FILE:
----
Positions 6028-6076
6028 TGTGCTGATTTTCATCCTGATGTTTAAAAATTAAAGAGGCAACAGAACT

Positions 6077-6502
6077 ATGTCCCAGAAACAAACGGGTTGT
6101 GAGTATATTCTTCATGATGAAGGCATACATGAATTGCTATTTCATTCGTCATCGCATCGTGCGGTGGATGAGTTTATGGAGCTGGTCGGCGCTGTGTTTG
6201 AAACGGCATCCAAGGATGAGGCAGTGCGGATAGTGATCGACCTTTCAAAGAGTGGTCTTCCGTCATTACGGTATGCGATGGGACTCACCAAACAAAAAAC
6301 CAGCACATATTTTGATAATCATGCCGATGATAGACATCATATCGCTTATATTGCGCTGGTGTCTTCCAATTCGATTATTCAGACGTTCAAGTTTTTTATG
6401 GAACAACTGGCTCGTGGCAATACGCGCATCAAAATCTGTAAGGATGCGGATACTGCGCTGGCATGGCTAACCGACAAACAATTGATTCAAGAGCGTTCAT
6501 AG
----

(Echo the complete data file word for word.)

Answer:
Positions 6028-6076
6028 TGTGCTGATTTTCATCCTGATGTTTAAAAATTAAAGAGGCAACAGAACT

Positions 6077-6502
6077 ATGTCCCAGAAACAAACGGGTTGT
6101 GAGTATATTCTTCATGATGAAGGCATACATGAATTGCTATTTCATTCGTCATCGCATCGTGCGGTGGATGAGTTTATGGAGCTGGTCGGCGCTGTGTTTG
6201 AAACGGCATCCAAGGATGAGGCAGTGCGGATAGTGATCGACCTTTCAAAGAGTGGTCTTCCGTCATTACGGTATGCGATGGGACTCACCAAACAAAAAAC
6301 CAGCACATATTTTGATAATCATGCCGATGATAGACATCATATCGCTTATATTGCGCTGGTGTCTTCCAATTCGATTATTCAGACGTTCAAGTTTTTTATG
6401 GAACAACTGGCTCGTGGCAATACGCGCATCAAAATCTGTAAGGATGCGGATACTGCGCTGGCATGGCTAACCGACAAACAATTGATTCAAGAGCGTTCAT
6501 AG